4. The DRC has the duty to protect its citizens and the obligation and responsibility not to destabilize its neighbours. Unfortunately, the DRC has not created an army to effectively control its territory to guarantee internal security and ensure that its territory is not utilized by negative forces to destabilize her neighbours.  This is not only a duty to the citizens of Congo but an international obligation to its neighbours.

5. There is lack of infrastructure, especially roads and delivery of social services in large parts of the DRC.

This has led to uprisings in different remote areas, while negatively affecting the ability to deploy its security force to deal with the various rebel camps and establishing authority over the entire territory of the DRC. This has encouraged indiscipline in the security forces and violation of the rights of the population.

Your Excellencies,

It is for these reasons that we set up the Pact on Peace, Stability and Development in the Great Lakes Region and its related Protocols in 2006. This meant that together, we can be thy neighbour’s keeper. It is important to note that, as a result of the last five extra-ordinary Summits on the situation in Eastern DRC, we have made a number of achievements. I will only highlight a few:

First, our Government in Uganda, has been facilitating the Dialogue between the DRC Government and the M23 in Kampala.

The Parties have reviewed the 2009 Peace Agreement between the DRC Government and CNDP and agreed on the status of implementation. They have also presented draft peace agreements in March 2013, which were consolidated into one draft.

The renewed fighting, therefore, raises concern over the commitment of the Parties to the talks and we call on them to resume and conclude them. This is important because these talks provide the best opportunity for resolving the differences between the DRC Government and the M23. I also believe the successful conclusion of these talks will have a positive contribution to the National Consultations due to start in DRC.

Second, in February this year, we agreed and signed, in collaboration with the international community, the Peace, Security and Cooperation (PSC) Framework for the DRC and the region, which is a useful tool towards addressing the challenges in the DRC and the region.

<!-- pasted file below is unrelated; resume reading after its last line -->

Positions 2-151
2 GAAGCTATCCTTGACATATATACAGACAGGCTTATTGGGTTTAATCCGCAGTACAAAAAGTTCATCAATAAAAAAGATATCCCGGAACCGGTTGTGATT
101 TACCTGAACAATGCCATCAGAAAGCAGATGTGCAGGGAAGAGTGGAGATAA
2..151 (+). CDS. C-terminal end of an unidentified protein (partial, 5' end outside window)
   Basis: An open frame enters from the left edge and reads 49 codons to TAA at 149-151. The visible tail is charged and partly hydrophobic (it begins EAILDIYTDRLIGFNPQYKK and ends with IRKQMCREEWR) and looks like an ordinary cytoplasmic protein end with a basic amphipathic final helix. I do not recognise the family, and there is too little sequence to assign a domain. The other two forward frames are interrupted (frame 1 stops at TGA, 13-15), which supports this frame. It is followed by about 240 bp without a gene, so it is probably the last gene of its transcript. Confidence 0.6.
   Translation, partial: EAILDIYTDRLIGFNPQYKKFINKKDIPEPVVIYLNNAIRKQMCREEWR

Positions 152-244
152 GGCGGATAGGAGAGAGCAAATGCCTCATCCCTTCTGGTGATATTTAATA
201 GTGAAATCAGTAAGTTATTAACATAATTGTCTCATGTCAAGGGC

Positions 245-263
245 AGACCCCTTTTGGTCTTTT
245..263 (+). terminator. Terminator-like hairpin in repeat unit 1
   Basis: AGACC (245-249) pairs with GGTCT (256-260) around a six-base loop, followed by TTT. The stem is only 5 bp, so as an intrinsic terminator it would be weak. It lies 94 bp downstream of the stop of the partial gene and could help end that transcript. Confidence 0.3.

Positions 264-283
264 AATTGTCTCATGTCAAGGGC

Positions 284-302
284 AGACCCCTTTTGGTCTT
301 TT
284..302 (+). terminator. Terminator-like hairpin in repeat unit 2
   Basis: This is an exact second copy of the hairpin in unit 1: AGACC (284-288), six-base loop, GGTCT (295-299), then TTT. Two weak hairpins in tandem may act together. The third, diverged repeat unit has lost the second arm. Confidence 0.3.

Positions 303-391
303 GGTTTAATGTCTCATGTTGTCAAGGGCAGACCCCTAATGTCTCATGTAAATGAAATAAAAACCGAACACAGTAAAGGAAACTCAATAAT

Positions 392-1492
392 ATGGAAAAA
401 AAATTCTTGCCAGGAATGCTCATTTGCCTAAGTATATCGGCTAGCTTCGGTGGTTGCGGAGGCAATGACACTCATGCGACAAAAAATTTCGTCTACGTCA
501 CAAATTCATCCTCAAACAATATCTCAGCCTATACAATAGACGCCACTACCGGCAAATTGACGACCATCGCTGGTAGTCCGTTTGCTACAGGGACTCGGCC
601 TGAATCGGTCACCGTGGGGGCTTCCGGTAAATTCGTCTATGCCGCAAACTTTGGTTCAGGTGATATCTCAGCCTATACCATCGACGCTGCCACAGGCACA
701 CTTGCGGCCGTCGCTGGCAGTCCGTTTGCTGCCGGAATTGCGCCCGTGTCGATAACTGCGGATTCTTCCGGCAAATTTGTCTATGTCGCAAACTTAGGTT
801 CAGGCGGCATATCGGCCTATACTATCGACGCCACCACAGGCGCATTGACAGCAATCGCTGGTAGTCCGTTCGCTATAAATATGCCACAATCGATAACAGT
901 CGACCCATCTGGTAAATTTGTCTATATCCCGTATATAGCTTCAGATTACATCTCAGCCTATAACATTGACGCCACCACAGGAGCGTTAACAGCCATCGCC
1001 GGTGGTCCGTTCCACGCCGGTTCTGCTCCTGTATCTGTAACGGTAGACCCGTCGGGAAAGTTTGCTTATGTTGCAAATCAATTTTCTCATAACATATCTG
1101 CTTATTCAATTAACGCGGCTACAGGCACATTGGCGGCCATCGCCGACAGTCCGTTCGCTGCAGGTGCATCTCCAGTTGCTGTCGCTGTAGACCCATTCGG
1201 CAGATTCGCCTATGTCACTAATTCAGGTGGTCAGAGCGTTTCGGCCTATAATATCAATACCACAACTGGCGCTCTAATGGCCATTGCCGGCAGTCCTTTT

It is useful because it contains commitments and actions to be undertaken at the national, regional and international level as well as emphasizes partnership and collective efforts amongst the UN, AU, ICGLR and SADC. It is also meant to address, in a holistic manner, the root causes of conflict in the Eastern DRC, by dealing with the political, social and economic problems of that region.

In May this year, our Regional Oversight Mechanism established a Technical Support Committee to draw up benchmarks for the implementation of the commitments in the cooperation framework. I have been informed that progress has been made in this regard and I look forward to their conclusion and eventual adoption.

Third, at the region’s initiation, the United Nations-funded Force Intervention Brigade was established to deal with negative forces in the DRC. I am glad that it is almost completing its deployment and we expect that when it becomes fully operational, it will decisively deal with these negative forces.

In conclusion, I believe this Summit in Nairobi should make a significant contribution towards the search for a durable peace in Eastern DRC. We need to ensure that:

  • The Kampala Dialogue between the DRC Government and the M23 are quickly concluded;
  • The Force Intervention Brigade is fully deployed as soon as possible to deal with the ADF, FDLR, Front for National Liberation (FNL) and other negative forces operating on the DRC territory against the security of its neighbours not to mention brutalizing the long suffering people of the Eastern Congo; and
  • Agreeing on the benchmarks with measurable and time-bound indicators to ensure the DRC, the region and the international community fulfill their respective commitments under the Peace, Stability and Cooperation Framework.

I thank you.

Nairobi, 31 July, 2013